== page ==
Emu Classic Step Through e-bike review

18 Jan 2022

Move Electric Star rating: three out of five stars

What does it cost? 
£1,549.99 – £1,749.99

What is it?
The Classic sits neatly in the middle of the Emu range. Each bike, the Roam, the Classic and the Evo, each come with step-through or crossbar frame designs, offering the consumer greater choice depending on their height. 

Designed to tackle commutes, leisure or utility rides, the Classic is the slightly more feature-driven sibling to the Roam. The entire range of bikes can technically be classed as budget to lower mid-level price, as they all sit under the £2k mark. 

Read all of Move Electric's e-bike reviews

Emu is a British company founded in 2014, backed by Delbanco Meyer & Co Ltd. The business, like many electric bike startups, aims to provide more access to electric bikes and provide an entryway into cycling for a wider audience. 

What is it like?  
Like any bike, there are good points and bad points. It succeeds in its aim of making cycling more accessible with the ‘budget’ (for an e-bike) price point, but it’s also lacking in some areas that I think, if addressed, would make it a decent bike. 

Firstly, let's discuss the features. It is, by design, a leisure bike with an accessible step-through frame. There is a crossbar option which at 20" is 2" bigger than the step-through frame (18"), however, which is the same price if you are taller or prefer that style. 

At first glance you might think that both the wheels look chunky – this is because the front wheel houses the hub motor, and the rear houses the Enviolo gear hub. I’ve talked briefly about Enviolo gears in the past, so I won't go into detail here. Essentially, it offers a lot more gearing than traditional drivetrains. It's controlled by the twist grip on the handlebar and worked well. I thought it was a great addition. 

The Shengyi Front Hub Motor is 36V and 250W. It's not the best I've ever used, but it's not the worst. It's slightly sluggish, so the Enviolo gear hub is great for changing the gear you set off in at junctions before the motor-assist kicks in. I did find that once in a while it had a mind of its own. For instance, I'd ride faster than the limiter of 15.5mph, it would cut out as intended, but then as I dropped the speed to say climb a hill, it wouldn't re-engage until I was really struggling. This may be an electronic speed controller issue rather than the motor, but it’s worth mentioning. When it does work, however, it’s a competent unit and it is quiet, which is something even expensive motors don’t necessarily have. 

The battery is from Samsung, and you can choose between 10.4Ah and 14.5Ah. The smaller battery offers between 30-50 miles of range, while the 14.5Ah version offers 40-60. My test bike came with the 10.4Ah and I got roughly between 30-40 miles on one charge, using a mixture of assistance levels for most of my rides, and throughout freezing temperatures. One word of advice: read the battery level on the display with a pinch of salt. It tends to fluctuate spectacularly, particularly when climbing.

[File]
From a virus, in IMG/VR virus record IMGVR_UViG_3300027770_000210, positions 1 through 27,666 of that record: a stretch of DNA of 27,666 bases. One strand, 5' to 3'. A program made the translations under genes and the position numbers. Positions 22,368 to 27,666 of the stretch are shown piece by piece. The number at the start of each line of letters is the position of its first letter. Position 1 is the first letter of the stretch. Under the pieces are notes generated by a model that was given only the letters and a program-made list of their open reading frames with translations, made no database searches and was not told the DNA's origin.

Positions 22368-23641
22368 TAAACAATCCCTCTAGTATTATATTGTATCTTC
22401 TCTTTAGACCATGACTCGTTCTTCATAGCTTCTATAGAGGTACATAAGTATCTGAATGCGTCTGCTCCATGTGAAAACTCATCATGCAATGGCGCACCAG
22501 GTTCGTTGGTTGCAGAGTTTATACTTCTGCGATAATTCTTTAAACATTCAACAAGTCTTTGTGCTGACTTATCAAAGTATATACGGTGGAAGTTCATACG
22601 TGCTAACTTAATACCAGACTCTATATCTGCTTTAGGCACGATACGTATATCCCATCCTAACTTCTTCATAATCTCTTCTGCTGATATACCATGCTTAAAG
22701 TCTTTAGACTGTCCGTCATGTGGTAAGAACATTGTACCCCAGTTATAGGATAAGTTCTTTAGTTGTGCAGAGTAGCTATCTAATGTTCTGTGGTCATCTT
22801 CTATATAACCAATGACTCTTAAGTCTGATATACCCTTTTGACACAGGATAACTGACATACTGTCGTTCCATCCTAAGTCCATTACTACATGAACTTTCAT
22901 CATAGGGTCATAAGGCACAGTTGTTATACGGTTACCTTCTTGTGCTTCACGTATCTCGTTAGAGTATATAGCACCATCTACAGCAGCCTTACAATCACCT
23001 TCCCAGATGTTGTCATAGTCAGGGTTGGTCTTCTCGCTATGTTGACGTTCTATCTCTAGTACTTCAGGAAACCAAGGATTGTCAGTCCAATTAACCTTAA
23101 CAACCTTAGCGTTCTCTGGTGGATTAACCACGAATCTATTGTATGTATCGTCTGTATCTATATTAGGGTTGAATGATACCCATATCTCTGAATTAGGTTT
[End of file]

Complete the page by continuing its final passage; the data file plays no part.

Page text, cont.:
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The assist is controlled using a colour LCD on the handlebars. I loved this touch, it's a little bit of luxury at this price point. It's intuitive, responsive, and it's also where you control the integrated lights. The wiring to my rear light was a little unruly but with a little bit of adjustment seemed to work fine. 

 Component wise, Emu pairs the Enviolo gear hub with a chain drive, rather than a belt-drive, which at this price point is to be expected. It performed well, quietly, and comes with a chain cover so you don't get your clothes covered in oil and dirt. The main issue for me is with the brakes. V-brakes on any bike are somewhat outdated, but on a 24kg e-bike, it's not ideal. It's a shame because this bike has some great features, but it is evident the company has had to scrimp on some things to maintain their budget price point. 

Additional features included mudguards (extremely helpful), a rear rack, which was great for popping to the shops with, and an integrated bell in the rear brake lever which I thought was quite clever. It also came with 38c tyres, which promote comfort and stability, something you desperately need when riding in the British winter. 

Where can I buy it?
Online from the Emu website or one of their stockists around the country. 

How does it arrive?
Mostly assembled, you can wheel it out of the box. Tools required for adjustment to the bars and stem are included. 

I appreciate what Emu had in mind with this bike, and for the price, you do get fair value. The inclusion of the Enviolo hub gears lowers the requirement for maintenance, and the rear rack and wide tyres make it an attractive choice for commuting or utility riding. I'm not sure they've quite hit the mark with some of the componentry, but it's difficult to get everything right without going above the entry-level pricing and alienating their core market. 

Emu Classic: Step Through 

£1,549.99 – £1,749.99

Frame size tested
One size (18”)

Weight of bike

Enviolo Hub Gears

700c Wheels
700 x 38C Puncture Resistant Tyres

Shengyi Front Hub Motor 36V 250W

Samsung Integrated Frame Battery
10.4Ah (tested) or 14.5Ah

Mileage range
Between 30-50 miles for a 10.4Ah battery
40-60 for 14.5Ah battery

Assistance levels
5 modes, up to 15mph
Charge time
6-7 hours

Included extras
Good choice of frame colours
Rear rack
Integrated lights
LCD colour display on the handlebar
Integrated bell on the brake lever



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